In October and again in November 1903, Kabare’s men and Ruhinankiko’s men engaged in small battles in Gisaka, but intervention by the Zaza Fathers kept the fights from becoming serious. By January 1904 Kabare was powerful enough to send Sebuharara and Cyaka away from Court, depriving them of most of their domains.Afraid for their eventual safety or anxious to secure what possessions remained to them, the two tried to flee north to Ndorwa, accompanied by many of the young members of Sebuharara’s regiment, the Abashamba. They were met by troops of the Court at a hill called Rwata, where the two leaders and hundreds of their men lost their lives after inflicting heavy losses on the Court warriors(Apparently, some of the group had escaped the day before and sought help from a German officer who was camped about twenty-five miles away, but he arrived too late to save Sebuharara and Cyaka, who had burned themselves to death in a house when they saw their cause was lost (Kagame, Les milices, 124, 136-37).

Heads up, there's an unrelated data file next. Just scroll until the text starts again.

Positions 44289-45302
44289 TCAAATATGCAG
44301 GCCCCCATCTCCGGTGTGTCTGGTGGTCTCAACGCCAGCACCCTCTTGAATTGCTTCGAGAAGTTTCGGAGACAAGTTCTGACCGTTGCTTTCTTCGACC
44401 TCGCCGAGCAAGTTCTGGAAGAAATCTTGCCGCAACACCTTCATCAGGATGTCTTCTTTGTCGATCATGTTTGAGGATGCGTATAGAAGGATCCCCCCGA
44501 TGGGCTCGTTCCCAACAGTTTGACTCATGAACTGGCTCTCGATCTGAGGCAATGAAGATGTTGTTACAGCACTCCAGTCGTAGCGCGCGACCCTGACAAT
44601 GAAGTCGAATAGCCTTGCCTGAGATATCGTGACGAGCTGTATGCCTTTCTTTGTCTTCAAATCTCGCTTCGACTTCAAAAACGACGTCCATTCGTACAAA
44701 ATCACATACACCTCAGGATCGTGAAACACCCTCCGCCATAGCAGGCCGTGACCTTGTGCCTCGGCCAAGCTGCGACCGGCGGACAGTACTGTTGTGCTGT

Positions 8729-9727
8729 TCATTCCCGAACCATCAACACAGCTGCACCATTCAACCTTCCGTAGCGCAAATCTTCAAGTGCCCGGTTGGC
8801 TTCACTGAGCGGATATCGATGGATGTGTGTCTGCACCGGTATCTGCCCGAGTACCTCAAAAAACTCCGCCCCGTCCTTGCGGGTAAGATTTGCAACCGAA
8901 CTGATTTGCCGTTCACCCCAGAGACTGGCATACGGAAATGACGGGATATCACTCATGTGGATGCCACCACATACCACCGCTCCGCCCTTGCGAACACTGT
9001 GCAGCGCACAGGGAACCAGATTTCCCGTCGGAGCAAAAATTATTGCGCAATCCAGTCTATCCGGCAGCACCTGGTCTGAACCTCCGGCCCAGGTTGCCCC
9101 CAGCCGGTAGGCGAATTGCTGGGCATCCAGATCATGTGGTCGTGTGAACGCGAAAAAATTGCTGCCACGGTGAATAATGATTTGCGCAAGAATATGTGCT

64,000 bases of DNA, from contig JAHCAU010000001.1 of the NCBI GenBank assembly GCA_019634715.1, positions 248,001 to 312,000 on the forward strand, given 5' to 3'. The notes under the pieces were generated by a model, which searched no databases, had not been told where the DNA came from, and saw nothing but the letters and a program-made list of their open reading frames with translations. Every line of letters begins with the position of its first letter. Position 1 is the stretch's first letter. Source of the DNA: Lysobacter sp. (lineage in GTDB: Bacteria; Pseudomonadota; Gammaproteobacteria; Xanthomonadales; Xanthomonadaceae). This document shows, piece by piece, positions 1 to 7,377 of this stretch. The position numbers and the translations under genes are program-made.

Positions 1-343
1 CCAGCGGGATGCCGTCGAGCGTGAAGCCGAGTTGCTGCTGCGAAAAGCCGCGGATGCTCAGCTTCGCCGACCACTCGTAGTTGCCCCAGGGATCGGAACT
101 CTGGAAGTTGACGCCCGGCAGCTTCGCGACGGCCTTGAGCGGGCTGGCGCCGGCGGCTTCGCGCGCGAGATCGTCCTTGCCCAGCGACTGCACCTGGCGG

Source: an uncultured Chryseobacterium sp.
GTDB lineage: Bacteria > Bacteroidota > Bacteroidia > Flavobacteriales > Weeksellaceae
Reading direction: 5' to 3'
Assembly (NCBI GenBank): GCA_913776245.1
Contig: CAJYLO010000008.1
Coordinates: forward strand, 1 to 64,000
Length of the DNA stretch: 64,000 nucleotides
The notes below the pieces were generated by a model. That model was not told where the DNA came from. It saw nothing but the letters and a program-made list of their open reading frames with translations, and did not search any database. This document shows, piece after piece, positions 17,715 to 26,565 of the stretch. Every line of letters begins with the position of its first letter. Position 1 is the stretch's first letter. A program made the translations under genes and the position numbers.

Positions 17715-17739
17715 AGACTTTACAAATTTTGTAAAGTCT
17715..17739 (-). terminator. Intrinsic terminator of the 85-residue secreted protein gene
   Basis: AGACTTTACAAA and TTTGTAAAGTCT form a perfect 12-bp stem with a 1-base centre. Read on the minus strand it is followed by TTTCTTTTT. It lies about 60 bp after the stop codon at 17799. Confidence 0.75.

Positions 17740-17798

By eliminating Sebuharara and Cyaka, Kabare had greatly weakened Ruhinankiko. Ruhinankiko’s cause suffered further in September 1904 when leaders of the Abarasa regiment who had been implicated in the Gisaka uprising and who were still in exile in Burundi sent word to the Court that they would like to return to Rwanda but feared Ruhinankiko’s vengeance. This message reminded Kanjogera of Ruhinankiko’s failures in Gisaka and at the same time tempted her with the return of important men who would support the Court – once Ruhinankiko were removed from it. Still Kabare hesitated, seeking stronger backing for his final move. In November 1904 he reputedly asked von Grawert, who was then at Nyanza, to allow him to kill Ruhinankiko and several of his supporters “who wanted to rule in place of the king.” Von Grawert supposedly refused, suggesting that he merely deprive them of their commands instead. Finally, in January 1905 Kabare emerged victorious: Ruhinankiko lost all but a single hill of his domains and was ordered not to appear again in the inner enclosure reserved for the elite at Court. Kabare replaced all of the leaders of Ruhinankiko’s faction with men from his own following. But, perhaps because of von Grawert’s refusal to sanction Ruhinankiko’s execution, Kabare refrained from the killings that had usually followed such a shift in political fortunes. In fact, his elimination of Cyaka and Sebuharara and their men in April 1904 had marked the end of the bloody era that began with the coup at Rucunshu in 1897. CitizenshipSince the arrival of the Europeans, the Court, aware of its own limitations, had dealt skillfully with the problems and advantages created by the presence of the powerful strangers. Unable to ban the Fathers, it had restricted their impact by relegating them to Save and by isolating them from...AMATEKA